Central Maine Power is proposing to pay the state $4.2 million and donate more than 2,000 acres of habitat to mitigate the effects of its proposed high-voltage transmission line through western Maine.
In filings with the Department of Environmental Protection, CMP says that half of the monetary payment is to compensate for direct and indirect effects on vernal pools, which are vital to amphibian reproduction. The other half addresses various other ecosystem values, such as winter deer yards and cold-water fish habitat.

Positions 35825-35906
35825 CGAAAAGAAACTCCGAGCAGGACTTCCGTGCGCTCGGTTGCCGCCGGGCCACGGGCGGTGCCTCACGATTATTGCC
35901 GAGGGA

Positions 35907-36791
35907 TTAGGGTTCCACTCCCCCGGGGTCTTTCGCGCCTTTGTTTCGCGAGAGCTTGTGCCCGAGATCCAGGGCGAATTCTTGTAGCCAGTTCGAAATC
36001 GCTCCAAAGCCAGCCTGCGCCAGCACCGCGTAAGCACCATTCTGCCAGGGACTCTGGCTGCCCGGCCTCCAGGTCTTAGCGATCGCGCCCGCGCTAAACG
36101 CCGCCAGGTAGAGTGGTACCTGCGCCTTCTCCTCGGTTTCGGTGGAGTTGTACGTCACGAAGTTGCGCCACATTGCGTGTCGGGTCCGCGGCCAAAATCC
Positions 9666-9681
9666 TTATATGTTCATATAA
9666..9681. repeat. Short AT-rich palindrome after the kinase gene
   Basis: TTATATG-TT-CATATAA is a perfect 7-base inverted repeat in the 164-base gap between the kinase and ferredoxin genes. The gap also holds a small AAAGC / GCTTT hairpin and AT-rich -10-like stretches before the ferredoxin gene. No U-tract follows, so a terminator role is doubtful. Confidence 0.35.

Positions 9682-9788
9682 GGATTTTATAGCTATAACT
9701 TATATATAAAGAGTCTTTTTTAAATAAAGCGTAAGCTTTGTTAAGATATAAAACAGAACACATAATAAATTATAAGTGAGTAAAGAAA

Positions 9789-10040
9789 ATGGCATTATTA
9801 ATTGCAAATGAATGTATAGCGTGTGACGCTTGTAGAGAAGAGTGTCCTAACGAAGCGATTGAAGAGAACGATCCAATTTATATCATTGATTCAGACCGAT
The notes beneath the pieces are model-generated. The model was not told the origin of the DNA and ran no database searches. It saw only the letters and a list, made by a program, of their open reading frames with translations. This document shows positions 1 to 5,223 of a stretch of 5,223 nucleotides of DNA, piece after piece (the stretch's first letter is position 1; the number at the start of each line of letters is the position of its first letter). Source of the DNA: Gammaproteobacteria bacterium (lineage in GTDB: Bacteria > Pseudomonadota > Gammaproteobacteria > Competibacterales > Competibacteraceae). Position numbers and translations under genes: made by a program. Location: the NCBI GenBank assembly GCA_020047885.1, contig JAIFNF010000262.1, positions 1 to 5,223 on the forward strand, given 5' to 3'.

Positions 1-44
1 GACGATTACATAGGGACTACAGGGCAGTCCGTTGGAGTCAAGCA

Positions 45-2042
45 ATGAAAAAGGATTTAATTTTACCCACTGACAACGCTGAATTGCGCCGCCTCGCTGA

“We would set aside 2,076 acres of land, much of which contains high-value resources such as wetlands, inland wildlife, bird habitat. But also we would pay an in-lieu fee of about $4.3 million,” says CMP spokesman John Carroll.
The state would use those funds to identify and secure more wildlife habitat. Areas CMP says it would preserve include Flagstaff Lake and adjoining tributaries.
The Maine Department of Environmental Protection has yet to set public hearing dates on CMP’s proposed 145-mile transmission line.